Phil Kline

Unsilent Night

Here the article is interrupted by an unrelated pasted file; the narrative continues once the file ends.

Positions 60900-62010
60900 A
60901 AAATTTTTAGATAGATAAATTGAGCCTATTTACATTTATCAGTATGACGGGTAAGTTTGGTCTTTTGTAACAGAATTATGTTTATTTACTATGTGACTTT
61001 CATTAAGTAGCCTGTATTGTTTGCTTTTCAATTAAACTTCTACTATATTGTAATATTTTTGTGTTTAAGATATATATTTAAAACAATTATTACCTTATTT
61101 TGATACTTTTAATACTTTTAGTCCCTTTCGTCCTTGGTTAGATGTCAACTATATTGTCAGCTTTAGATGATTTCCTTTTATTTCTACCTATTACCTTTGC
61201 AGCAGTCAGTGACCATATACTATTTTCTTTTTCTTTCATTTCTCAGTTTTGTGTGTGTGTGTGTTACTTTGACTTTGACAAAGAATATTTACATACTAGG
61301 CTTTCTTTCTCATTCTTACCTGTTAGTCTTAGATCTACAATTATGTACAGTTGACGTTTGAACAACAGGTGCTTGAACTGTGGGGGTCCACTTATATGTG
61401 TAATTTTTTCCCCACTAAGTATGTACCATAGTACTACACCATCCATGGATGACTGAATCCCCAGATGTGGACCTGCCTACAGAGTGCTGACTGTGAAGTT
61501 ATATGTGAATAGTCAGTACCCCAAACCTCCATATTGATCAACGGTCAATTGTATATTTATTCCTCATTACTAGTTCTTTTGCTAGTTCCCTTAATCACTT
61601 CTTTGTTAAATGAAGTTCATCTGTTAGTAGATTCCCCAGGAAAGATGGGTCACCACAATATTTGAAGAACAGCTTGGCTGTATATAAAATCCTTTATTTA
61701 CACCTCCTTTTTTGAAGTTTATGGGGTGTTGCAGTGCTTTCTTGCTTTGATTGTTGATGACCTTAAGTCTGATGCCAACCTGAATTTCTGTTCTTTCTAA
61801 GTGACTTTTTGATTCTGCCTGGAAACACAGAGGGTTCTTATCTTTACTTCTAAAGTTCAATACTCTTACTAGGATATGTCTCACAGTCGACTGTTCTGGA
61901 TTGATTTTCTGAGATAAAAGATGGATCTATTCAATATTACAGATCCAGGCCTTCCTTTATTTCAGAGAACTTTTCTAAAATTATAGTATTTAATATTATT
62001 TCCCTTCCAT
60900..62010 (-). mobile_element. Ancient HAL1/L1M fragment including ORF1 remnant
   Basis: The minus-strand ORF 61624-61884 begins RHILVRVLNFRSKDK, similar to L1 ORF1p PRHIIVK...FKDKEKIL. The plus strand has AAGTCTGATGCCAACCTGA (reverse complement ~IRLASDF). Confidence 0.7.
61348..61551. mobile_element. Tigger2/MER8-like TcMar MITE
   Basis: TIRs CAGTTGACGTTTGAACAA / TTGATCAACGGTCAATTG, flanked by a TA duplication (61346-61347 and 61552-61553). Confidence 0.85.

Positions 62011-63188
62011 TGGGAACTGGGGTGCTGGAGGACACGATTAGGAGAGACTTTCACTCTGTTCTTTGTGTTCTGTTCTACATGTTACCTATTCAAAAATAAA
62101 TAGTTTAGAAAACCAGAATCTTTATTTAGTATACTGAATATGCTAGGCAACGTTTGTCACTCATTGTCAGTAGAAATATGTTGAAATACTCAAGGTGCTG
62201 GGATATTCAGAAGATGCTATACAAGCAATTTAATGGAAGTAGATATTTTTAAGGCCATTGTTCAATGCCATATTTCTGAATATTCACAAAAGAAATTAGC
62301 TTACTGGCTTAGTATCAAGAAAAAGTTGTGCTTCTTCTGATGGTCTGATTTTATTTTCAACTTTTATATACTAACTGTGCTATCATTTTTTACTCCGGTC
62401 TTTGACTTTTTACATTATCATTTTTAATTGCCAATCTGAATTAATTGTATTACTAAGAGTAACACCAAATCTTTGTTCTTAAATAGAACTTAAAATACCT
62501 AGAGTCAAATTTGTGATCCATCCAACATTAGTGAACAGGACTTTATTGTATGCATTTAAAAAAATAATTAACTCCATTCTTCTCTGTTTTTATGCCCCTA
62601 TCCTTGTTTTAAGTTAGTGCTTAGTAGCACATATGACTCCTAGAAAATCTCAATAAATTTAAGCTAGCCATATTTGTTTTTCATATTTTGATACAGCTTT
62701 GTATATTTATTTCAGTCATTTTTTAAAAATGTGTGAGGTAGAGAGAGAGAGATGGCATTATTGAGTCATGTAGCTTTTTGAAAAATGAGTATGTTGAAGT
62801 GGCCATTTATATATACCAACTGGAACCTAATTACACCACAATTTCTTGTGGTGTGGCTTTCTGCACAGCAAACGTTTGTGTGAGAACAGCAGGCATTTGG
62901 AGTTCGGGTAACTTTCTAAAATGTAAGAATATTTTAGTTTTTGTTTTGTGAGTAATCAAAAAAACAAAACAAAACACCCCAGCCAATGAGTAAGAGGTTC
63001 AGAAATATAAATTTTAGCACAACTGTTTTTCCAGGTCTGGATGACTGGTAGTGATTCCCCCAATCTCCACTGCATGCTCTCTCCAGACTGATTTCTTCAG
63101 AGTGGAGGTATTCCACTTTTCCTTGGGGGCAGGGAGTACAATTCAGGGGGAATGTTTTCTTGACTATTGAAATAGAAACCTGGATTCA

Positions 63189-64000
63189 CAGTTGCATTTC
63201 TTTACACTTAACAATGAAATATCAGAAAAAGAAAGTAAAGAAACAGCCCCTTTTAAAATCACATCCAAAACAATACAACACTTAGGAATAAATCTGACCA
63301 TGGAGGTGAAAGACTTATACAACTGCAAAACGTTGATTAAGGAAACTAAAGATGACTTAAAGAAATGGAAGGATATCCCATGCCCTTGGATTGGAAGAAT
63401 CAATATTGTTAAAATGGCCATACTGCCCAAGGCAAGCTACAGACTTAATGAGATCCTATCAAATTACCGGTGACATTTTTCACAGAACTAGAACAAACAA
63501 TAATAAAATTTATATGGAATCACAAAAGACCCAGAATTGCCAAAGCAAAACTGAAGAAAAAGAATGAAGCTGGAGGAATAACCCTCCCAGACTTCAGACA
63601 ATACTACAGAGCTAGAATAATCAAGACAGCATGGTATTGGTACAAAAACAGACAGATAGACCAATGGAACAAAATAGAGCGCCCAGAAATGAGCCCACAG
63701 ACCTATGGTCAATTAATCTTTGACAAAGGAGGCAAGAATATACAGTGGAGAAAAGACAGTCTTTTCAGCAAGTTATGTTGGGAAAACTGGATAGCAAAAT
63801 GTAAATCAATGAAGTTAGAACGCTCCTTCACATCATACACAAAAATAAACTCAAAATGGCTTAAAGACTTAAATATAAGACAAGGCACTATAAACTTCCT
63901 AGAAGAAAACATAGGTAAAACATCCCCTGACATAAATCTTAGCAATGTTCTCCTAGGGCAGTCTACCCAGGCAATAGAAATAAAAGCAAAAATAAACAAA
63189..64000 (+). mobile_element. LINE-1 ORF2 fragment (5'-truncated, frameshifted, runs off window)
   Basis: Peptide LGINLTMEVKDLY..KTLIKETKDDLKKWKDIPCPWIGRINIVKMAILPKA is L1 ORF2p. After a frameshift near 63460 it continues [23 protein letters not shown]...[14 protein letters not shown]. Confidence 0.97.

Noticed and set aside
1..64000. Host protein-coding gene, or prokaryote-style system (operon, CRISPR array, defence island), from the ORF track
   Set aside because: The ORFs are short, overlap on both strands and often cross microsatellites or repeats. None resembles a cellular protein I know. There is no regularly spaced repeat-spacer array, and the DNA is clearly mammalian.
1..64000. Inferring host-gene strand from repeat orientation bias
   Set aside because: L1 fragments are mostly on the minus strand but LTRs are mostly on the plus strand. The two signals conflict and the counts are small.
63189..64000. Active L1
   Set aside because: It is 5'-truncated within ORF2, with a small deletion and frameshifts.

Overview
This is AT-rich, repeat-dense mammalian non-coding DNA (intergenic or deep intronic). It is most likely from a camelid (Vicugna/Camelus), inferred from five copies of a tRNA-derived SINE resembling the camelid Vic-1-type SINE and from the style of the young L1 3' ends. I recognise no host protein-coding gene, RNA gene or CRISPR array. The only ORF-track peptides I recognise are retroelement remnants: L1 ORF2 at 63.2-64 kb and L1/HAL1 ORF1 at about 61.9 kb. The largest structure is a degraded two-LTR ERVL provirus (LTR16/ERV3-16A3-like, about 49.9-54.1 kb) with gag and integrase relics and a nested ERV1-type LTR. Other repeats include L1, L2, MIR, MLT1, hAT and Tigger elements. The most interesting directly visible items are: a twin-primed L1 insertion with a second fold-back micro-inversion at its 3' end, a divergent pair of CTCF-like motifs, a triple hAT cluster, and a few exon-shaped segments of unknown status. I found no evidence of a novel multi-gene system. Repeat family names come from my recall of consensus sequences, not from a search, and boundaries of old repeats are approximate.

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Composer Phil Kline's got the right idea for the 21st century. Why make music that is staid and fixed in its grooves once it has been performed and recorded? Why not create a piece that is not only different each time it is performed, but has legs and moves from place to place each time as well? "Unsilent Night" is a sound sculpture created from a myriad industrial parts recorded on cassette tapes and played through a bunch of moving boom boxes. In 1992, at Christmas time, he recorded different parts of the composition onto a bunch of tapes, got a host of friends together, all of them with a different tape in their boxes, and they all went walking around New York together. Depending on where you were in the walking order, you heard something different. The audience consisted of those who chose to join the group on their merry way through the streets of Manhattan. They, too, depending on their proximity to whoever was in the group with the boom boxes, heard something different as well. It should be noted as well that this tradition has grown and the audience for it has too: there is an open invitation to join them on the CD. But what does it sound like? It sounds like the most beautiful music you ever heard in your life; it has a body, albeit a fluid one, lots of rhythm, harmony, lovely vocal choruses, and an abstract yet warm melodic structure in places. There is no sound that is unsettling to the human ear, no tone that rings untrue with the physical or psychological structure of the body. For the recording, to keep the spirit of the performances alive, Kline used bits of various recorded performances of the piece and strung them together into one large, gorgeous aural masterpiece that says as much about who we are as listeners -- containers for sound and beauty -- as it does about him as a composer. This is how music should be made, from the shimmering, glistening ringing and banging tones of everyday life and work, assembled in such a way that the listener is introduced to it anew each time he or she puts it on the box. And that is possible with the CD version as well. Try playing it on a portable CD player, recording it on a cassette, listening to it in your car player, listening to it at home with a different volume setting, or listening to it on a boom box at the lake or in the woods. The sonics will be undeniably different. Better yet, get two copies and start them a few seconds apart from one another or even simultaneously and see what happens. By doing such a thing -- as Kline well knows with his separate cassettes on multiple boom boxes -- the listener becomes an integral part of the process of creation. Perhaps Kline would even sanction folks going out and buying copies of his record, recording their favorite parts on a cassette tape, and getting together for their own walks through the streets of their cities, towns, and municipalities on the same evening as his every year, turning the air all over America into a wider multidimensional sound sculpture. Think of the possibilities. This work by Kline is that indispensable, because it doesn't just awe or entertain, it inspires action. This is the first necessary classical recording of the 21st century.

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